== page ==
Arts District

Story Behind One of First African-American Millionaires Highlighted in New Documentary

Baltimore native screens film about his accomplished grandmother at the Baltimore International Black Film Festival.

By Angela N. Carroll | October 2, 2018, 2:04 pm

Models for the Apex News and Hair Company. -Royston Scott
Arts District

Story Behind One of First African-American Millionaires Highlighted in New Documentary

Baltimore native screens film about his accomplished grandmother at the Baltimore International Black Film Festival.

By Angela N. Carroll | October 2, 2018, 2:04 pm

Models for the Apex News and Hair Company. -Royston Scott

The Sara Spencer Washington Story, a short documentary from Baltimore-raised, New York-based filmmaker Royston Scott, is one of nearly 100 films from 16 countries screening this week at the Fifth Annual Baltimore International Black Film Festival. Scott offers a compelling glimpse into the vast accomplishments of his grandmother, Sara Spencer Washington, one of the first African-American millionaires.

In 1920, Sara Spencer Washington, notably recognized as “The Madame,” founded Apex News and Hair Company, a black-owned-and-operated beauty brand empire. Apex capitalized on the absurdity of American segregation by targeting consumers white beauty brands refused to acknowledge. Apex advertisements centered around black aesthetics and showcased the style and humanity of African-American culture.

Washington was able to increase the wealth and prestige of Apex across the eastern seaboard while innumerable businesses collapsed during the Great Depression. Those earnings allowed for an ambitious expansion of the Apex brand. In less than a decade, she brokered many lucrative endeavors: Apex Beauty Colleges, beachfront resort Hotel Brigantine, Apex Country Course in Atlantic City, and various philanthropic initiatives. Celebrities of the era like Joe Lewis and Marian Anderson regularly graced the cover of Apex News. By the mid-1950s, the brand had employed and educated thousands of African Americans.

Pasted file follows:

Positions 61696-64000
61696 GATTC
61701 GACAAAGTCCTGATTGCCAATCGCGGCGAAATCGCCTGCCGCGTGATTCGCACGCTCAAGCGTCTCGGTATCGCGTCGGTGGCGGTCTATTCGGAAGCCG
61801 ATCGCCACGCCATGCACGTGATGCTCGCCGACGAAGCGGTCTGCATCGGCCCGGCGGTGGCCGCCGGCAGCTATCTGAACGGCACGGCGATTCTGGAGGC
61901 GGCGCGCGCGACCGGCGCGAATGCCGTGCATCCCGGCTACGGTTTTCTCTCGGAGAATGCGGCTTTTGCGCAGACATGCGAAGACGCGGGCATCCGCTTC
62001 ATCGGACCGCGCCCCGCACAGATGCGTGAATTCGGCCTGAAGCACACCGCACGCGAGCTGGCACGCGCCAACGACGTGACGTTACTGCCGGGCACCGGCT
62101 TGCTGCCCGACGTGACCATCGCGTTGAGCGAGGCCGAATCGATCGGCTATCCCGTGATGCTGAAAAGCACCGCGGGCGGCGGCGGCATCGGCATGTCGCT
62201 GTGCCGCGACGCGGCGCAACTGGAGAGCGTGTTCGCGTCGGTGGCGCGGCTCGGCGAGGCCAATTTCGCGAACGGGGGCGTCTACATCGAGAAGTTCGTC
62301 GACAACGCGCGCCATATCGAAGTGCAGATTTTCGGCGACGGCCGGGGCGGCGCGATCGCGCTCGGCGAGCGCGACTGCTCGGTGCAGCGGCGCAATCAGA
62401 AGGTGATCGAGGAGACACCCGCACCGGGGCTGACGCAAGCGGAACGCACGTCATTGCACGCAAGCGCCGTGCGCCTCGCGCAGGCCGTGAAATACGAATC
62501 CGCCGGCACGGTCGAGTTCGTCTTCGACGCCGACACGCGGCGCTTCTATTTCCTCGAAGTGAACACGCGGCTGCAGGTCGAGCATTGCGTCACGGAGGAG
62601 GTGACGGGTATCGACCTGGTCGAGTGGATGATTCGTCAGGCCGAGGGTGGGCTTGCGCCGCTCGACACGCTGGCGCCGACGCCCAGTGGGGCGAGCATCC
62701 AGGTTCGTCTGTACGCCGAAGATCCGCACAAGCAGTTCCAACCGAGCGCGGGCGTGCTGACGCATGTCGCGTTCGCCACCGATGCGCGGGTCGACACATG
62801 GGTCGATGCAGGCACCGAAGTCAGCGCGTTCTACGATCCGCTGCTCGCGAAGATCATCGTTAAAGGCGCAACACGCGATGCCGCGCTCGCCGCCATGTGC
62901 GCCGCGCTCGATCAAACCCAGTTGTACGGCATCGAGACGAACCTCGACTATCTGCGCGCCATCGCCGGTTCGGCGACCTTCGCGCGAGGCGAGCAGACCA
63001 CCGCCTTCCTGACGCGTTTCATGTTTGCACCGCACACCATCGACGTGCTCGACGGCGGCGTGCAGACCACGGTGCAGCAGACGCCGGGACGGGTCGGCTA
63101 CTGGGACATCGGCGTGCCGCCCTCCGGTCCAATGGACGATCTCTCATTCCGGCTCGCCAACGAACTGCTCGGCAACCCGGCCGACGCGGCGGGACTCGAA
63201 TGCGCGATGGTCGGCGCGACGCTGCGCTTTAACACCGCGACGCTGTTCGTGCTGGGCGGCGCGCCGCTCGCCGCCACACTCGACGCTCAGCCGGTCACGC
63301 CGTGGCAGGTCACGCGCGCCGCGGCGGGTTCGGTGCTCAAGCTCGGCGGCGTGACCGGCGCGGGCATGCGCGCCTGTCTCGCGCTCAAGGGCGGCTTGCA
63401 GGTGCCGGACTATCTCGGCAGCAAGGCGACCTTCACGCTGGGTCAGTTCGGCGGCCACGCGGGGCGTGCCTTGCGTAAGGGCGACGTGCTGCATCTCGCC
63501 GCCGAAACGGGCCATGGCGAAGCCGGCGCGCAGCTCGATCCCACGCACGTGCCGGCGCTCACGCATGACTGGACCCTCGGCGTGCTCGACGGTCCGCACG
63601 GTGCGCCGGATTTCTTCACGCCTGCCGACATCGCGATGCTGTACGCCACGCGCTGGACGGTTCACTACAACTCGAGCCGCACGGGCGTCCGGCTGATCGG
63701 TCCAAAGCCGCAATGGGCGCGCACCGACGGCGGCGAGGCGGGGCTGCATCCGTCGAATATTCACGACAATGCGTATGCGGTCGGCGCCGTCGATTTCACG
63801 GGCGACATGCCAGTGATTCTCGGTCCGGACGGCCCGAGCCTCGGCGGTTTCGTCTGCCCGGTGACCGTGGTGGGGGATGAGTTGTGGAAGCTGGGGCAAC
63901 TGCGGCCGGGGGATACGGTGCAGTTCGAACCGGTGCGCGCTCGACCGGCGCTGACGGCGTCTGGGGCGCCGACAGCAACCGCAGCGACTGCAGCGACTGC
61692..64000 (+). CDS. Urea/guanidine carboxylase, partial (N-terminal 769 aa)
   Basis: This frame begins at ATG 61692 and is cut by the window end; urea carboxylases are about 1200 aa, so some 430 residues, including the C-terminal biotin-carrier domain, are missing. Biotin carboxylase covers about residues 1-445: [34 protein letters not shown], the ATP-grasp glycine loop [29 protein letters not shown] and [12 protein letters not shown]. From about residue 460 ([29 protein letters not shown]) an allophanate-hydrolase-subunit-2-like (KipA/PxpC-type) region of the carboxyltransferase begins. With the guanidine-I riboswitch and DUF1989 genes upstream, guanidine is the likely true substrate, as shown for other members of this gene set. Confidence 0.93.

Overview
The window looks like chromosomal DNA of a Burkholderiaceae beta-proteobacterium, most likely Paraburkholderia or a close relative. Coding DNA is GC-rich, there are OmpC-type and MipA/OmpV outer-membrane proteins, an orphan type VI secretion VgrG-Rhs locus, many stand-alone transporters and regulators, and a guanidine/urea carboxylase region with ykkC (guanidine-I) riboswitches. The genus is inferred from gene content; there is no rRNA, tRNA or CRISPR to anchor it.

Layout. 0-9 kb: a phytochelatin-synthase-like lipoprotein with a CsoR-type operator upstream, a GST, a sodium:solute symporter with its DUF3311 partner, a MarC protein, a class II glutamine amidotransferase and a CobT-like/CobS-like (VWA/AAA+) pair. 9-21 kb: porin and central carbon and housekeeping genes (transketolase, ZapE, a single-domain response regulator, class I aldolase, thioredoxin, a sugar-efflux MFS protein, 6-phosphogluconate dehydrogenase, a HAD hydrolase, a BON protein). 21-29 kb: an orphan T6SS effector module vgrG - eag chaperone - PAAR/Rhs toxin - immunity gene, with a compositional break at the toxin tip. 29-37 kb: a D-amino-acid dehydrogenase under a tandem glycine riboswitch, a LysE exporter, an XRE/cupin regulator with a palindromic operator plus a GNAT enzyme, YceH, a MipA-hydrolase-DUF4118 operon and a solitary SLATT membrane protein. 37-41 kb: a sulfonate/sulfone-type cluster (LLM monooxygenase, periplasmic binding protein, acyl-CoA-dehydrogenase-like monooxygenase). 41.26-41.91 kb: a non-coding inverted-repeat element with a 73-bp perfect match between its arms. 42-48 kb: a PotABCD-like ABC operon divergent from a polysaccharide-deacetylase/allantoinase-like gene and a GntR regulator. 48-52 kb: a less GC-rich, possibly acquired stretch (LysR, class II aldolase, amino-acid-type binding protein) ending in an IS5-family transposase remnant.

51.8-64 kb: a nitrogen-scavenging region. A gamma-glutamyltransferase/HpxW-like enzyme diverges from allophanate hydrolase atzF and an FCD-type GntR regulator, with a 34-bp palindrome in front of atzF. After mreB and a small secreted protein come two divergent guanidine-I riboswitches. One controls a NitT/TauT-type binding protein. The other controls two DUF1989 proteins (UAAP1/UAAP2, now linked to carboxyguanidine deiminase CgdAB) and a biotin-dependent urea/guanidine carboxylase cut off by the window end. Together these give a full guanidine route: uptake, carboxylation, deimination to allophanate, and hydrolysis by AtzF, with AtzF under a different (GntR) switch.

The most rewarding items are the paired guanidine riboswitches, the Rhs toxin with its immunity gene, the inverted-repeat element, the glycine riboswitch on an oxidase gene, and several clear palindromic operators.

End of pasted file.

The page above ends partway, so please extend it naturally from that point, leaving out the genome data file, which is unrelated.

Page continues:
We spoke briefly with director Royston Scott about the incredible and inspiring story of Sara Spencer Washington and The Apex News and Hair Company.

This is a powerful documentary. What inspired you to tell her story?
When my mother passed away, I found in the basement all of these boxes of Apex memorabilia and scrap books. My mother had compiled scrapbooks of newspaper articles, and clippings of graduates in their caps and gowns, hundreds of Black women in caps and gowns from the 1930s and 40s. One whole book was D.C., another Baltimore, another Atlanta, Atlantic City. I realized if all these women graduated in this year, and all of the scrapbooks were by year, I was trying to figure out how many women had actually graduated and how many lives were affected.



Filmmaker Royston Scott and his grandmother Sara Spencer Washington.—Royston Scott

What struck you about this particular story?
I really had a moment that brought me to tears realizing that my family history was so important and influential in affecting the lives of so many black women. This story is really important. I dug deeper into the boxes and found magazine that had promotional items and equipment that you could use in salons. I realized the magnitude of the business, which is something I never looked into as a kid.

And why turn this story into a documentary?
It’s something I looked into when I went to study at NYU to go to film school and acting. I thought it would be a great project. This is my first documentary. It’s definitely been a labor of love. My mother’s health took a turn for the worst right before I was about to interview her. Within a year she passed away. I lost with her passing firsthand knowledge of Apex and growing up with Sara Spencer Washington. She grew up as the Apex heiress, debutant and the face of Apex after The Madame passed away in 1953. It was a life-changing event for me. I realized my family’s history was so important and I realized I had the opportunity to do something about it as a filmmaker and documentary filmmaker.

What has it been like to see your work come to fruition?
Things are really going great and this has been such a rewarding experience. My colleague Jacob Burckhardt, who is the assistant producer, [has been] instrumental in helping me along with this. It took seven years to make this. It’s been a great learning experience all around. I know it means a lot to the people who see it. I really want the youth of today to know about their role models. That’s the great thing about making documentary films—you learn about role models and your history. I believe that people should be aware of their history.

The Sara Spencer Washington Documentary will screen this Thursday, October 4, at 12:30 p.m. at The Charles Theatre.

Meet The Author

Angela N. Carroll is a contributing contemporary visual art, performance, and film criticism writer for BmoreArt, Arts.Black, Sugarcane Magazine, and Umber Magazine. She received her MFA in digital arts and new media from the University of California at Santa Cruz and currently teaches within the film and moving image program at Stevenson University.

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